The one event that might have given us a bit of a boost was Sesqui. And what a disaster that turned out to be: an event that never began.
   I said as much when we discussed the arts and cultural side to Wellington during the campaign. The brand, Mayor Prendergast mentioned, was revamped when she took office. Nine years on, I think we need to move on again: that Wellington’s brand does not reflect our city’s passions.
   Every brand must be inclusive. It must also differentiate. There are many people in the ICT sector, who are an important part of Wellington, who need to be included. We have fashion designers and event producers, who thrive on the notion that Wellington is the most creative city to be in. When the former mayor said that we were now also the culinary capital, I said that we had to define that by way of our city’s creative manna: not just the culinary capital, but the culinary arts’ capital. Everything we do seems to be underpinned by this idea of putting in that extra zing, whether it’s my oft-quoted example of Silverstripe or the quality behind Mojo Coffee.
   There is work to be done, and I’d love to engage with Wellingtonians on getting some kind of framework down for a 2010s city brand. The campaign may be over, but it’s only highlighted the things that need to be done. Let’s start with the strategic ideas and work our way to the operational.

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Posted in branding, business, culture, leadership, marketing, New Zealand, politics, Wellington | 1 Comment »

Vista was just a duo today


Due to others’ appointments, the Vista Group meeting today was a mere duo: myself and Jim Donovan, Esq., who will give up blogging in 10 days. It meant it was the second-least well attended meeting in our history. Jim has never let us forget the least well attended one.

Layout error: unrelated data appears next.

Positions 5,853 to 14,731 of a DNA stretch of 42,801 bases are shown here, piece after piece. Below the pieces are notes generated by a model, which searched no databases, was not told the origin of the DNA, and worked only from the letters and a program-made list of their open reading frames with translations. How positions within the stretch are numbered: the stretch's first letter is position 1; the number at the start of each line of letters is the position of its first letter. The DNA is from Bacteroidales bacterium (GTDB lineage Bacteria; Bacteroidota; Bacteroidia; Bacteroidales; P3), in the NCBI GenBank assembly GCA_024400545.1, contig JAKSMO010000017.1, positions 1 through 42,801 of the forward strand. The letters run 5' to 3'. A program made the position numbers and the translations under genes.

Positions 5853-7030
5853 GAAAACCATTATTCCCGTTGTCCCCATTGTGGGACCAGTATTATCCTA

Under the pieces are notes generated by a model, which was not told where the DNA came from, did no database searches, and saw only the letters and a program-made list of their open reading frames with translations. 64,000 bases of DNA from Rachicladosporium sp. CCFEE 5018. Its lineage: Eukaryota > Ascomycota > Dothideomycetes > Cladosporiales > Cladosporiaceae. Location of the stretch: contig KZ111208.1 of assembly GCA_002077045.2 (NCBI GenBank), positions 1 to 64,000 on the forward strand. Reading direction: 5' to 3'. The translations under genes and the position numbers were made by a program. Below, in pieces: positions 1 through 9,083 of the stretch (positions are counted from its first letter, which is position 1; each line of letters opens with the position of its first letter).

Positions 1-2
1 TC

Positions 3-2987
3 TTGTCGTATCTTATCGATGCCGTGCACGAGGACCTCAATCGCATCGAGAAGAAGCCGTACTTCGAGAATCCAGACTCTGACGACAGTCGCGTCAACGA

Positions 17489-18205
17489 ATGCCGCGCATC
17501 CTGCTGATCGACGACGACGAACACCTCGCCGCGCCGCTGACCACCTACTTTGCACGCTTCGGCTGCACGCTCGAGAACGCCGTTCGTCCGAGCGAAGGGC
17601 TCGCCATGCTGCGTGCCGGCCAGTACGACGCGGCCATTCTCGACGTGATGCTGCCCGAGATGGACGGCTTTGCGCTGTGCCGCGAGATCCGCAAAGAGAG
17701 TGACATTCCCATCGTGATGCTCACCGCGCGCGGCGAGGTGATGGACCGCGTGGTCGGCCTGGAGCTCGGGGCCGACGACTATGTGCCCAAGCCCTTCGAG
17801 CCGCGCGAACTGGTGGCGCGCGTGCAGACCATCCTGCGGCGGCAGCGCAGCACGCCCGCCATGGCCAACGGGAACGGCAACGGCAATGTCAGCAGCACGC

I have always said that one should blog when one wants to. If one feels pressured to do so, then stop. Blogging should be a fun activity and, for me, it’s cathartic. With a new venture on the horizon for Jim (from where he will likely blog again), time is at a premium, and I can fully appreciate that he needs to take a step back.
   Of course we will not bid farewell to Jim just because he stops blogging, principally, as Natalie wrote in our emails arranging today’s meeting, we are too incompetent to organize the monthly meetings without him. And he got us in to the Wellington Club for the end-of-2009 edition where we took over the Deputy Mayor’s table. (Albeit on a day that the Deputy Mayor was not there, which made for a less comical time.)
   The Club (the luncheon at which should have been chronicled at the time) has its own gym. Apparently, Club members often talked about how our gym’ll fix it. That is, however, another story.
   There were some in-depth discussions about my mayoral campaign and the Wellington City Council, the fact that Anouska Hempel, a.k.a. Lady Weinberg, is a Wellingtonian and how she is important to anyone who watched various Hammer Horrors, and the Y2K episode of Family Guy and its homage to Dallas—things that we would not have digressed to had Natalie and Mark been there. (Jim had brought up ‘Who shot J. R.?’* on his blog a few days before.)
   However, we covered the boiler-plate approach of some IP law firms, the bad customer service we received from Vodafone and Sky TV, and the lack of clarity over some WCC charges over which Jim got three different figures for the same thing. From what I could make out, the charge varied depending on the person he spoke to, the day of the week, and the flutter of a butterfly’s wings over the Shetland Islands. Need I push transparency again?

Above One of Anouska Hempel’s creations, the self-named Hempel hotel, in London. I believe they want a definite article in the official name, but I can’t be brought to capitalize it in the middle of a sentence. I will only make an exception for residents of The Terrace in Wellington.

* It was, of course, Kristin, Sue Ellen’s sister. Everyone remembers the hype, no one remembers the answer. Back in those days, we found out a year later in New Zealand, and there were no internet spoilers.—JY

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Posted in business, humour, New Zealand, Wellington | No Comments »